The last thing that bugged me was that sitting on the high side I can't see the jib tell tails, so I had to sit low side all the time. Gotta move some tell tails for a better view. (they are old yarns anyway) I need to put the newer tape style on there. I did put new tell tails on the leach of the main and that help me trim easier. I found I had to use just a "hint" of vang going to weather and that seemed to get the top panels of the main back in the game and not twisted off.

Lastly, Geoff; you are soooo right. Silly me. So far she's taken all of my cash. Now she's working on taking all my time!
But I love her!
Thanks again for everyone's input.
Marty
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Re: Freedom 32 (Hoyt) Numbers Sailing to Weather

Postby Rick Simonds » Fri Jun 22, 2012 11:35 am

According to a discussion I had with Dave Berig, the inventer of the Camberspar jib: The equivalent to moving the jib sheet car of a conventional rig (i.e.- adjusting the leech tension of the jib) is to make the headstay of the Camberspar jib looser or tighter. You can't do this underway like you can with a regular jib car, you have to just set it for about the right setting for whatever you think is "average".

(Gulp... I hope I'm remembering a phone call from 10 years ago correctly:) Loosening the headstay loosens the Camberspar jib's leech and tightening the headstay tightens the leech. If the top of your jib is luffing when the bottom isn't, the leech is too loose, so if I'm correctly remembering which way is which, I think your headstay is too loose. That wire isn't a headstay at all, it's more of sort of a "guide" for the luff of the sail. Compared to a normal headstay it should be really, REALLY, whackydoodle, floppy loose, or at least I'd start from there and tighten it a little at a time until I liked the result. The standard test for leech tension is to watch the luff of the sail as you steer into a tack. The whole luff, top to bottom, should "break" (go soft) at the same time as you get headed straight into the wind. If the top of the luff breaks first the leech is too loose, if the bottom breaks first the leech is too tight. (I actually think that all-at-once is a little too tight; I'd have the top break just a smidgon ahead of the bottom.) With a Camberspar jib this setting is changed by altering the headstay tension, it is a compromise for all conditions so play with it over several days of sailing and, if anything, I'd err on the side of having the leech a bit too loose, not too tight.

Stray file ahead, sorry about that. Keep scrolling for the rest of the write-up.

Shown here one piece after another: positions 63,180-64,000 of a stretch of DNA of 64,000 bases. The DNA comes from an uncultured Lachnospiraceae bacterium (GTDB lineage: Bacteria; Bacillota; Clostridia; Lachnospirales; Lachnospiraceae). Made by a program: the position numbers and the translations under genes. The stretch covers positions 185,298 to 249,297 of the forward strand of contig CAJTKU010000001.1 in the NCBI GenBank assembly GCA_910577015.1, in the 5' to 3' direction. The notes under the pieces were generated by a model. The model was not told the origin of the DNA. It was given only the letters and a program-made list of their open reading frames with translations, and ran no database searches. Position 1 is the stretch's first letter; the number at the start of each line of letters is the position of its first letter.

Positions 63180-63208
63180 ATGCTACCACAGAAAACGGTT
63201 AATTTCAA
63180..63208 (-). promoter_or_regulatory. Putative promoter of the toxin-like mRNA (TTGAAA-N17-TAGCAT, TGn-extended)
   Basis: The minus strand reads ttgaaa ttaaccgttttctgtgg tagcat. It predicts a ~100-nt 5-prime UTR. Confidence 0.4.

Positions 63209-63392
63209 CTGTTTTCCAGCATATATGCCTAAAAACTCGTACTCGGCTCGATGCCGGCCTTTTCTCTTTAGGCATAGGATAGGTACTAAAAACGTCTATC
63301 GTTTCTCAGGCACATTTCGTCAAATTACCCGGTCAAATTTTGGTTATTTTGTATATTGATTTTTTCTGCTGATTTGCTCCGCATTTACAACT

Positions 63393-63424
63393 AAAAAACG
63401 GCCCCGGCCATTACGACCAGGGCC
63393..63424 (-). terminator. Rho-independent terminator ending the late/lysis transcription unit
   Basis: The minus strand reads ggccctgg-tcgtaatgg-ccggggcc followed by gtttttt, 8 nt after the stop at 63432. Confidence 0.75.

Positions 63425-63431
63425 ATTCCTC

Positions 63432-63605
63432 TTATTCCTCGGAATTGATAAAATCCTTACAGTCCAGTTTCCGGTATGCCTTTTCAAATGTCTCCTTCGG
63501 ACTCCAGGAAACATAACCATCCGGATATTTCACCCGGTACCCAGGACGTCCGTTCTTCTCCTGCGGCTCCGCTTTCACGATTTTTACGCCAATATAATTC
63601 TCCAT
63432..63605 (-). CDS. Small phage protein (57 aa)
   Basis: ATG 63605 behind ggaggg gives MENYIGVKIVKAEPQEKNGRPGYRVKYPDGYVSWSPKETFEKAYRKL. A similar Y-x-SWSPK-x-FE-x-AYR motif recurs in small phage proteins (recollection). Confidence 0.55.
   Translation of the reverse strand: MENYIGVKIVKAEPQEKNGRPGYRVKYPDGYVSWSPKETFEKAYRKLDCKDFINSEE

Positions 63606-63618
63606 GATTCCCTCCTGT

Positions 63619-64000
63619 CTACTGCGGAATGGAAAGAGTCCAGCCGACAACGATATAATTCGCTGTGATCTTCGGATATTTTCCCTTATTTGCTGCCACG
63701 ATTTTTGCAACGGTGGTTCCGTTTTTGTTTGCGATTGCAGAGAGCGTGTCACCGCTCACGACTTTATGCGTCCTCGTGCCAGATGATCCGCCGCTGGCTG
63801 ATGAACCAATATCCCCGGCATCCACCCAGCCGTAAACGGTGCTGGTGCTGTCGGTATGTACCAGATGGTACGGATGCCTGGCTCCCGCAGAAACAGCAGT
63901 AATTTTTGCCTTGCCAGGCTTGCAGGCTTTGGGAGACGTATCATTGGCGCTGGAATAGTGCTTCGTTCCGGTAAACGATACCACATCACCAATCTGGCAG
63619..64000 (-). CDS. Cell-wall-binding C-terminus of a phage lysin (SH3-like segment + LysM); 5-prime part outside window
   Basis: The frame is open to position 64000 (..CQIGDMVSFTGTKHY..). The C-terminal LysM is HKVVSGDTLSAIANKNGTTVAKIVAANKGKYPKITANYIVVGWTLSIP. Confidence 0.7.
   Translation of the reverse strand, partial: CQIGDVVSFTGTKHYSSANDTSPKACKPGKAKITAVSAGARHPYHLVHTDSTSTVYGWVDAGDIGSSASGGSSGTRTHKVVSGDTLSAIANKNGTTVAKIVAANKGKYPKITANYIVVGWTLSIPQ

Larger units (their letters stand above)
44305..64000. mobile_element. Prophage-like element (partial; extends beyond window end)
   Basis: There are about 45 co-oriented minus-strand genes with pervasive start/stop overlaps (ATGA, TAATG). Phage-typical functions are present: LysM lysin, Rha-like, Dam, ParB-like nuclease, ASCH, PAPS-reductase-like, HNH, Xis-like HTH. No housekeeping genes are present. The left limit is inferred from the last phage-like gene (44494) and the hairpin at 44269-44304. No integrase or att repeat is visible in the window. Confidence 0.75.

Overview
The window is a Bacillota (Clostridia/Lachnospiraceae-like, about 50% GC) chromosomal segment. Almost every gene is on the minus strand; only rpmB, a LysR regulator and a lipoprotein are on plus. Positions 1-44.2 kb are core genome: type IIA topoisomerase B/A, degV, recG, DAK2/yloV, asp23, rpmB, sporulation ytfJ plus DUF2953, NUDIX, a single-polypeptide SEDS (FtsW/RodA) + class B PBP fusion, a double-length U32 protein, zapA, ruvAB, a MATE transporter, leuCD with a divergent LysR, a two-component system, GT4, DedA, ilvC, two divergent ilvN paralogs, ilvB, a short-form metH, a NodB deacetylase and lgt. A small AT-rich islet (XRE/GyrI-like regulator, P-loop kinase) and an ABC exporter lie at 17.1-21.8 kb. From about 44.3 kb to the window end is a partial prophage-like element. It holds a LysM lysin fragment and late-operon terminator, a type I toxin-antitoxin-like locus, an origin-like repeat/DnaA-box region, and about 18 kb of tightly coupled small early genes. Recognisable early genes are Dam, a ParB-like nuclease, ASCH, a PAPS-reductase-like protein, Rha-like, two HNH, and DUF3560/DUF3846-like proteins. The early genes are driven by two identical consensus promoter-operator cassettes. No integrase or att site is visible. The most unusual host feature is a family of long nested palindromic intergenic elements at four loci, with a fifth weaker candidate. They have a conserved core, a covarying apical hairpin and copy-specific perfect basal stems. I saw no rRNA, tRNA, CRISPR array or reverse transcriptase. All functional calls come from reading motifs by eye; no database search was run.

My $0.02 worth for leech line adjustment on any boat: If you actually need to tighten them more than the tiniest amount what you really need is a sailmaker. Most sailors should set them to "not floppy slack but also not really doing anything", then leave them like that for the rest of thier lives.

I don't worry about batten tension very much either. Batten stiffness is more important than batten tension, and I'm not hardcore enough to start messing with the stiffness. I think the tension should be set to low tension in most cases, and definitely set low in the bottom ones, with only enough tension to remove any wrinkles in the batten pockets. More batten tension pre-bends the battens and forces more/deeper camber into the sail and less tension means less camber. That means that if the main is old, the sail probably has streached to have too much camber, so I'd use low batten tension to try to flatten it, and if the sail is new, the batten tension should probably be low so you don't change the camber that the sail designer has built into the sail. On my boat it comes down to a practical matter: if the battens don't reliably flip to the other side when I tack in light air they are too tight, otherwise I've never seen a huge difference. Maybe a little extra in the top 2 battens but, really, other variables are bigger.

My Camberspar won't always flip to the other tack in very light wind either but yours should have worked easily in 10-ish knots. It should flip to exactly the right angle too, and that angle changes automatically depending on how far it is sheeted in or out. Check that the forward fitting rotates freely, I guess. Don't know that one. Shoulda worked in that much wind.

Overall I'd guess you should fix the hooked leeches and experiment with trimming for flatter sails. Your pointing should improve.